June market commentary

December 2023 Market Commentary

We hope you are keeping well, and that you’re managing to get business sufficiently in order, so that you may enjoy a restful and replenishing festive break. The holiday season is just a few weeks away, however, and there seems a daunting amount of work still to do, with no shortage of market uncertainty prevailing, so perhaps I am being too optimistic in my overtures. Nevertheless, it is still my hope!

Fuelling this optimistic disposition has been the performance of global stocks and bonds, which enjoyed a dazzling recovery in November, offering a stark turnaround from the market’s post-summer blues. The catalyst for the change in fortune appears to be the continuing disinflationary trends i.e., lower inflation, and the moderating (but still positive) growth backdrop. The combination of fading inflation and a cooling economy is considered a ‘Goldilocks’ scenario; one that would allow central banks to act in a more forgiving manner but without the risk of overheating the economy. Historically, and recently, a ‘Goldilocks’ backdrop has been a rewarding one for equity investors. Given our expectations the disinflationary trends can persist, and that economic growth can remain resilient (supported by high levels of employment), there is certainly scope for markets to ride the ‘Goldilocks’ wave for (perhaps several) months ahead.

The explanation for quite such a dramatic rise in share prices, however, likely stems from the markets’ increasing hopes of a ‘Soft-Landing’. In this scenario inflation falls fast enough such that central banks can cut interest rates sufficiently swiftly to stimulate (rather than restrict) the economy and prevent unemployment from rising (at least meaningfully), and a recession is avoided. Unfortunately, there is a material risk markets have gotten a little overexcited by this prospect. Whilst there is good reason to believe the cracks appearing in the labour market can weigh on demand for goods, services, and housing, helping to prolong the disinflationary trend, hopes growth can remain positive throughout 2024 might be a step too far.

No doubt the market has been surprised by the resilience of the economy to prior interest rate hikes, but the ‘long and variable lags’ to policy changes should remain firmly in our thoughts. Whilst certain mortgage deals may allow segments of the economy to avoid the full force of interest rate hikes, not every consumer will be in such a fortuitous position. What is more, many channels of financing, such as credit cards, overdrafts and corporate lending could be much more sensitive to interest rate changes and will continue to bite into the economy as we move through 2024. There is good reason to believe the ‘Goldilocks’/’Soft-Landing’ narrative can continue to dominate market sentiment for the time being, but with risks of recession still prominent for the second half of 2024, investors should be preparing for at least a modest defensive pivot in the coming quarters.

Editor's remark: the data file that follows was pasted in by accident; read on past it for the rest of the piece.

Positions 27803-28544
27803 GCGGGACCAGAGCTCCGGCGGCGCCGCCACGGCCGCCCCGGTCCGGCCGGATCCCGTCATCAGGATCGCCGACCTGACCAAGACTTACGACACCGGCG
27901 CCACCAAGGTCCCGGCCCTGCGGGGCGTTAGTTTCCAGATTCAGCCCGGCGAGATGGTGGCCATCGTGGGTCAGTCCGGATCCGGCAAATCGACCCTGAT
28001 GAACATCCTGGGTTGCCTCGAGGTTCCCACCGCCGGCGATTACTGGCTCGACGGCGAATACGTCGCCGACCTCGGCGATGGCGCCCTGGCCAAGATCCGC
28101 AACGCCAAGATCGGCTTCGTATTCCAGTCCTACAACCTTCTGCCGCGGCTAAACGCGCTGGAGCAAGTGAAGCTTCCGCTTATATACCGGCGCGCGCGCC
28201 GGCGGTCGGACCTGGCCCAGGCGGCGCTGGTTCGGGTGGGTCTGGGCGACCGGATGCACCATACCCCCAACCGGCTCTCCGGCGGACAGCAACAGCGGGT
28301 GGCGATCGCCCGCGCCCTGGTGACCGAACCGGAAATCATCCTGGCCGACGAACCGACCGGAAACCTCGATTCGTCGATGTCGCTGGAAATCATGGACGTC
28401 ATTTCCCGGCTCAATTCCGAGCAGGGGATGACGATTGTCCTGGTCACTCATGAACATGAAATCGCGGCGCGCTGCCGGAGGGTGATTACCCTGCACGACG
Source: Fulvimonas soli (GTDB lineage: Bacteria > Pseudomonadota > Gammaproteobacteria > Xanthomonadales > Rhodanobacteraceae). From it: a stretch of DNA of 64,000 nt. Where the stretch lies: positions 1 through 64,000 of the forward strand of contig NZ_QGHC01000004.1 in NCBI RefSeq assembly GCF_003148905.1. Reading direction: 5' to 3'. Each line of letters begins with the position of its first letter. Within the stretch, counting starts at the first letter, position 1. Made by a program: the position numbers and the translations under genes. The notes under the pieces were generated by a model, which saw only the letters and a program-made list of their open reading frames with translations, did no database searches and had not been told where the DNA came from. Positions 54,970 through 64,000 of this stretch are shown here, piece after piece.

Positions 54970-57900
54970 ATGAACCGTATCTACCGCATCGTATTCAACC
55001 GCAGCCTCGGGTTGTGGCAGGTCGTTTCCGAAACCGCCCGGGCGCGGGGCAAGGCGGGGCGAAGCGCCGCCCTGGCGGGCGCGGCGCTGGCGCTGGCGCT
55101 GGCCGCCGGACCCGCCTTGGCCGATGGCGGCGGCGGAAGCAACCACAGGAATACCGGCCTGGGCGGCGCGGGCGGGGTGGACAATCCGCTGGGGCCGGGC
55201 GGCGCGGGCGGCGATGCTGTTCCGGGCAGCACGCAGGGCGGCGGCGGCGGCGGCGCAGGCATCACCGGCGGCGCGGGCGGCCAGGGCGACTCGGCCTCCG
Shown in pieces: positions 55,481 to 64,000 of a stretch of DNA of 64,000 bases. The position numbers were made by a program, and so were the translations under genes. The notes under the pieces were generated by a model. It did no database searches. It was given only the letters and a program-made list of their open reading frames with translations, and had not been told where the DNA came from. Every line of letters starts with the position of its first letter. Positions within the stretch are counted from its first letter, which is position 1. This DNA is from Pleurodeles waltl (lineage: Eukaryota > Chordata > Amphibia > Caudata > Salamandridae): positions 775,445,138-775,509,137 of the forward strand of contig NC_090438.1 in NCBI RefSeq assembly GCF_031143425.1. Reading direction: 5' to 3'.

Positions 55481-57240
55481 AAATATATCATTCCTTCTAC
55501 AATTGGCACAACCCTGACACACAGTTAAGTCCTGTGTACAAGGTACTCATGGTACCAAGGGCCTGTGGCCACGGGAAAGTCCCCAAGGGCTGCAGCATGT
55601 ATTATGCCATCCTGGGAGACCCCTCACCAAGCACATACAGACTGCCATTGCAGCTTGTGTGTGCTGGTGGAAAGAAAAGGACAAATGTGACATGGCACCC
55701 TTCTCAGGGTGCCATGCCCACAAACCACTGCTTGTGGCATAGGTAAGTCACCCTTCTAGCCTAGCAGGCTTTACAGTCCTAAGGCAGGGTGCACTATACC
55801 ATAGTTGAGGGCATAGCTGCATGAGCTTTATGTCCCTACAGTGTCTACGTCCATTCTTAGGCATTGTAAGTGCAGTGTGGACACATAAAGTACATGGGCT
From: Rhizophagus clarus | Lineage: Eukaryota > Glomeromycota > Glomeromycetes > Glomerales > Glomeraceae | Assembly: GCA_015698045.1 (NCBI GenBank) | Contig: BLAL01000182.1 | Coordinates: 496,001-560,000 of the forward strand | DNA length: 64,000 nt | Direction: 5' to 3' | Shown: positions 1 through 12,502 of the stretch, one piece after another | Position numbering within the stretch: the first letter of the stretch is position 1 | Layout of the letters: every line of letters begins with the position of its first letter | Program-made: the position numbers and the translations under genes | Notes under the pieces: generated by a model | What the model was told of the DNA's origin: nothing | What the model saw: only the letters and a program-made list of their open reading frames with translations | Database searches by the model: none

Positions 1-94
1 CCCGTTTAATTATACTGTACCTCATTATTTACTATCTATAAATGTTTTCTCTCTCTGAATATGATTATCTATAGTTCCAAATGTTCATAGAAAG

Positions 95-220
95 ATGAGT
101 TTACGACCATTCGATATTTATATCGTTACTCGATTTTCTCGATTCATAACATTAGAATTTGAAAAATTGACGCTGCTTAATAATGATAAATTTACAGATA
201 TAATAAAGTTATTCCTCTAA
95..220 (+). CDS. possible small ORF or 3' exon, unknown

There are, of course, risks to our current, more positive stance; with a recession coming sooner than anticipated front of mind; and, unfortunately, there are several credible reasons why we may see such an outcome. Of immediate concern are the geopolitical challenges in the Middle East, and the threat it draws international actors deeper into the conflict, serving to restrict global oil supplies and sending prices spiralling. This would be a crushing blow to the global economy. Less frightening scenarios may deliver a similarly bruising result, however. More cautious behaviour from banks fearing a recession would be one example, with an analogous ‘fear induced’ change in spending patterns from consumers another. A final example would be a hawkish policy shift from central banks, provoked by (a single or collection of) data points informing the inflationary threat is returning.

Investors should brace themselves, therefore, for the potential of a more volatile period ahead, as markets fret between extremes of soft-landing euphoria and recession. Yet, even in recession, we would argue all may not be lost for equity investors. Of most comfort would be the hope any such recession wouldn’t be as severe as more recent episodes. This more benign view hinges upon the apparent absence of major economic imbalances i.e. corporations and households don’t (in aggregate) appear to be facing quite such daunting refinancings challenges (except maybe UK mortgage holders) as in prior economic cycles.

Kind regards,

iPensions Wealth Team



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